Suprun: You mentioned fact checking. Margo, you attended The Poynter Institute’s summit “Global Fact Checking” in London. What were some of the conclusions you walked away with after the summit?

Gontar: I’ve been to two [summits] and I think the first conclusion is that the very fact, which kind of fascinates me, is that there is actually a separate thing called fact-checking. I mean previously it was a part of journalist’s job. That was what journalism was about. So you didn’t need to differentiate whether you were a journalist or a fact-checker. The very fact that there are summits like this and that the community of fact-checkers is only growing only shows that the problem with journalism is so huge that you need a separate group of people and even media outlets, and even institutes that are actually focusing on fact-checking.

Suprun: That’s actually interesting because the media isn’t only print, it includes pictures and videos.

Gontar: Right, and social media. I love Jessikka Aro from Finland. She is famous for researching trolls and how they behave. She spoke about this at a Finish conference in Helsinki that I also went to. Basically, what Kremlin is doing, is they are using social media as general media. They all exploit and speculate the news in the social media to be later used in regular media outlets.

Suprun: How many times have you noticed that the fake stories were being picked up by international media?

Gontar: Well, some. Though obviously there is less than what we can see in Russian media outlets. I think the most famous one to us has to be when a column in The Guardian by John Pilger. It was based on a fake notion about Igor Razovski, a doctor, during the tragedy in Odessa, and his Facebook account and all these things about him not being able to help people was actually fake. But still it got in the news because of all of these translations it had. It got to The Guardian. We had a talk with The Guardian’s journalists at this conference and they told us “Oh, it’s is just a column”.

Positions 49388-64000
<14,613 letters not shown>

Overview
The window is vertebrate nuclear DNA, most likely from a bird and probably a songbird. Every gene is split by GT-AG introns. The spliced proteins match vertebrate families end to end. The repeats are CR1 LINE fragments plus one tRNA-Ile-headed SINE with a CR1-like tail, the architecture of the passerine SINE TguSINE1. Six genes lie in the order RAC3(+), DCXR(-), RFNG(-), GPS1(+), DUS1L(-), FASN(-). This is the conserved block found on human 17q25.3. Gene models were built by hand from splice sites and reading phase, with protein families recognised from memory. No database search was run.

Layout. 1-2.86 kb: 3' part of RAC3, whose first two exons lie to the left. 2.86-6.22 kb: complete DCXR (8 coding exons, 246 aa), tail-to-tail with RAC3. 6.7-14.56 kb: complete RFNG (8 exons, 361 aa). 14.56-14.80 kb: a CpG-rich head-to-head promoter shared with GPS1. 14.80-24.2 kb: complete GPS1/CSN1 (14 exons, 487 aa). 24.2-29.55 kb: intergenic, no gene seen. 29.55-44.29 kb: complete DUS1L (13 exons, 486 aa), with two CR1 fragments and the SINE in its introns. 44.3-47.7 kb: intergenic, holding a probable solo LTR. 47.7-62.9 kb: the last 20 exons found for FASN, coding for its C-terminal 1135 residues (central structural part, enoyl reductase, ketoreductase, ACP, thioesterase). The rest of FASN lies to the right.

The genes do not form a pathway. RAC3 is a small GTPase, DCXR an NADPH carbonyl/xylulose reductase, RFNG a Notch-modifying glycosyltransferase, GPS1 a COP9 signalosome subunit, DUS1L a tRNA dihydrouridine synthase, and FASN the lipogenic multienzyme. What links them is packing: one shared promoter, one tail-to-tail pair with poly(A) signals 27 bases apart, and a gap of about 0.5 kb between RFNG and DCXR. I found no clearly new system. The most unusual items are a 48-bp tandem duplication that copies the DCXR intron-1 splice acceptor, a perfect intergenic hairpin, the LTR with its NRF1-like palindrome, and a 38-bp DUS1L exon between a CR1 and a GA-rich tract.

Chalupa: One story that got a lot of attention by all kinds of media that StopFake was part of, is the story of this alleged thirteen year old girl named Lisa, in Berlin, who according to Russian media and Russian politicians, including Lavrov [Russia’s Minister of Foreign Affairs], was allegedly kidnapped by some Arabs, sexually abused and raped of over a period of three days and so on. Russians in Berlin protested and accused the local authorities of not doing anything about it and so forth. Well, the local authorities investigated the case and [found out] that apparently Lisa just went off with her boyfriend and had a good time and there was no sexual abuse that was taken. But these things take on a life of their own. Once it became a part of Russian public discourse, it gained attraction and kept growing. The German authorities, including politicians, editors and journalists, kept writing about it and eventually it did sort of fade away. This is an example how lies can become real. It’s sort of like in cartoons when you see a snowball on a top of a mountain and suddenly it becomes this huge monstrous ball that takes everything in its path. That’s how these things work. This thing had a life that lasted around two or three months. Right, Margo?

Gontar: Right. I think the scariest part is how later fakes work now. This became a myth, with no actual name of the girl. Just some girl being raped or abused. Then later stories can be built on this base because people may not remember the details, but they remember this kind of story and what happened.  This is basically why people can pick up the untrue stories.

Suprun: I remember there was a story back in 2014 about a child in the Donbas. The crucified child…

Gontar: I think this is just the classic. Everyone kind of knows about it. This is just basic stuff.

Suprun: But surely after pictures of the woman appeared, a pro Ukrainian dissident in the Donbas, who was tied to a post and abused. Now, that was a real story. So what happens, in your opinion, when a lie brushes up against somethings that’s true? What happens to the true story?

Gontar: What happens to the true story? I really love what Peter Pomerantsev says about this, about us living in a post-fact or a post-truth era. It happens that they coexist because truth does not squeeze out the lies, and that is the problem. Even though we have all these stories published, they are not taken down by most of the media outlets. Maybe a few of them take them down or change, but this just doesn’t count in the course of our history over the past two and a half years. So this is the problem. Because they didn’t take it down, it means that for many people it’s not exactly understandable what is true and what is not.

Suprun: And how does that impact the United States? I mean you see amongst the genetic code, among these fakes and you actually see it happening, it’s having an impact on US elections?